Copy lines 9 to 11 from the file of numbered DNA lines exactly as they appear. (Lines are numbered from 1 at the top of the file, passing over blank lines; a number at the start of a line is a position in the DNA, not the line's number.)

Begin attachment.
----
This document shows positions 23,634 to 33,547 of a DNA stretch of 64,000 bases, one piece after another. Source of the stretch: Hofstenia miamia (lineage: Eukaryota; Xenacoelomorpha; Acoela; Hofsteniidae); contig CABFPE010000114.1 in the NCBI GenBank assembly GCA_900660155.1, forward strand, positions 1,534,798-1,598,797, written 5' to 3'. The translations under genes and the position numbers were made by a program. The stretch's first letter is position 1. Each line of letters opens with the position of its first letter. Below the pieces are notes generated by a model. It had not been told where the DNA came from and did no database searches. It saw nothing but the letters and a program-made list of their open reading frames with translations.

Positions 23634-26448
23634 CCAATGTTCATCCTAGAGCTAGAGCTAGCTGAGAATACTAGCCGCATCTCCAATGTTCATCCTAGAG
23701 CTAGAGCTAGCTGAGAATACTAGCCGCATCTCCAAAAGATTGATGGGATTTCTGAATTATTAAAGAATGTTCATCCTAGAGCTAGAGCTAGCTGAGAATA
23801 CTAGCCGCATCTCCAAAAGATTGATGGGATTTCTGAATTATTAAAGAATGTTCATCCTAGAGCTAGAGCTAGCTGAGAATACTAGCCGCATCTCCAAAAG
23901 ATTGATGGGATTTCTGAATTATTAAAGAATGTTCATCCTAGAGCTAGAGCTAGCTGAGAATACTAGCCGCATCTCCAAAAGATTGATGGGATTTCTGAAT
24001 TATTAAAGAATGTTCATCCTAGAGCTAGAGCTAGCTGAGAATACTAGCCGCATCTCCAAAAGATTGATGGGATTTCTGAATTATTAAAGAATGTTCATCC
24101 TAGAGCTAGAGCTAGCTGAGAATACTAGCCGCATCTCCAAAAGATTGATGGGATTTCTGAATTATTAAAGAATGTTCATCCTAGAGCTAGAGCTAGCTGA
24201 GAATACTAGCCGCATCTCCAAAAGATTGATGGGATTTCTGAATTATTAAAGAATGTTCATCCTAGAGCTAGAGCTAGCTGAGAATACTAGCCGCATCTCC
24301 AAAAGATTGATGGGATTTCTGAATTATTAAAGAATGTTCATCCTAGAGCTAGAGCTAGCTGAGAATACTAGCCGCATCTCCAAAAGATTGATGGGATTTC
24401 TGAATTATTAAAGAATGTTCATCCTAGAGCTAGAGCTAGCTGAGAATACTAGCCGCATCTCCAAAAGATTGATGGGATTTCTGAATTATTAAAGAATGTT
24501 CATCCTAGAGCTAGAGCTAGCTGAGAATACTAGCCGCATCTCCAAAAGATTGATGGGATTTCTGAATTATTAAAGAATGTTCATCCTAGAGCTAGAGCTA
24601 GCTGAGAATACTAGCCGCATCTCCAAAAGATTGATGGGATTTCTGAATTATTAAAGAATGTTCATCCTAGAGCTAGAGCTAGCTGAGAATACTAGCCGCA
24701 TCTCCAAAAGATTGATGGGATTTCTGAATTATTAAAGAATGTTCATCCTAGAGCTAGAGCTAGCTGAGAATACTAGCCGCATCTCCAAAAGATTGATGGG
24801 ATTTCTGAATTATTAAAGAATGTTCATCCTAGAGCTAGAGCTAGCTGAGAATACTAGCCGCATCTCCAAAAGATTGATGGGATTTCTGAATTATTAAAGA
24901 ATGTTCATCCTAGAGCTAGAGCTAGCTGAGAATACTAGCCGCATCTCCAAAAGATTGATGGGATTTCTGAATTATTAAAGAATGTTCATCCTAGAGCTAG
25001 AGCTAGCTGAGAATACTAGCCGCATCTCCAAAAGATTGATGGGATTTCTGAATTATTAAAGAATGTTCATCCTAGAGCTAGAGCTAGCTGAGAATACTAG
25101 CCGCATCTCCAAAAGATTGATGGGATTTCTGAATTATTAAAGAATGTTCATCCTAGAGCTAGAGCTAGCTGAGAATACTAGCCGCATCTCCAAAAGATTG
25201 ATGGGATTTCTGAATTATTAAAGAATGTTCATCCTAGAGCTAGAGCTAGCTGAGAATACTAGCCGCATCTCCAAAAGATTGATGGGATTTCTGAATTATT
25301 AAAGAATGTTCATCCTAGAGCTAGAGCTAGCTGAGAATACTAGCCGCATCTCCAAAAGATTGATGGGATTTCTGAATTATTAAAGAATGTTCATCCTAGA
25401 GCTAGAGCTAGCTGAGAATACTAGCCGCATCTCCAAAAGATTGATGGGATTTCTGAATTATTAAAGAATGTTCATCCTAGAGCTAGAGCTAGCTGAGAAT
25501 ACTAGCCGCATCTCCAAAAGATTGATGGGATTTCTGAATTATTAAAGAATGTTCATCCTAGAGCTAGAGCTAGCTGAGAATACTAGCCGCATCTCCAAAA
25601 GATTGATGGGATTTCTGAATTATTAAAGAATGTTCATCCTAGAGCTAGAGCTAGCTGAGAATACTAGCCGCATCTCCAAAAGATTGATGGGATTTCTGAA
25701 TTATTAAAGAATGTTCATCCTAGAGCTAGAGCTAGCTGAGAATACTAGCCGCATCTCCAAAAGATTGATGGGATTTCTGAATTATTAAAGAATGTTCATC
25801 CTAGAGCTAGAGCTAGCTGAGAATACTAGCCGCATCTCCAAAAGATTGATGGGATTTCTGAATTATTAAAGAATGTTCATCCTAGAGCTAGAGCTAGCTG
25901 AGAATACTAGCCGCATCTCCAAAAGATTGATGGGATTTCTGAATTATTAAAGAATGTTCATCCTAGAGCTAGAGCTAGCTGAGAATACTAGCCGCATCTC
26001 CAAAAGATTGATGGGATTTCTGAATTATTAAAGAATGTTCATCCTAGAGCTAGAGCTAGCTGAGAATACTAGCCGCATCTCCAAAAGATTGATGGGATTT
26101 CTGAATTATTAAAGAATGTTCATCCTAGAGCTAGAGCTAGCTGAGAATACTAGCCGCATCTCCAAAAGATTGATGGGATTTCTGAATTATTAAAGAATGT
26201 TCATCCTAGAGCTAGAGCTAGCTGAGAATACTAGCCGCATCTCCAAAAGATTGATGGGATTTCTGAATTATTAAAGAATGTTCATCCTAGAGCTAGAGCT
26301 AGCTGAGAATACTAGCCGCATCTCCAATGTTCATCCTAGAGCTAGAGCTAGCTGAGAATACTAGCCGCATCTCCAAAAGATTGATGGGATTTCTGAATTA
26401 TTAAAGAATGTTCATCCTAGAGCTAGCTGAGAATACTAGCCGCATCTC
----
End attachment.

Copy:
24201 GAATACTAGCCGCATCTCCAAAAGATTGATGGGATTTCTGAATTATTAAAGAATGTTCATCCTAGAGCTAGAGCTAGCTGAGAATACTAGCCGCATCTCC
24301 AAAAGATTGATGGGATTTCTGAATTATTAAAGAATGTTCATCCTAGAGCTAGAGCTAGCTGAGAATACTAGCCGCATCTCCAAAAGATTGATGGGATTTC
24401 TGAATTATTAAAGAATGTTCATCCTAGAGCTAGAGCTAGCTGAGAATACTAGCCGCATCTCCAAAAGATTGATGGGATTTCTGAATTATTAAAGAATGTT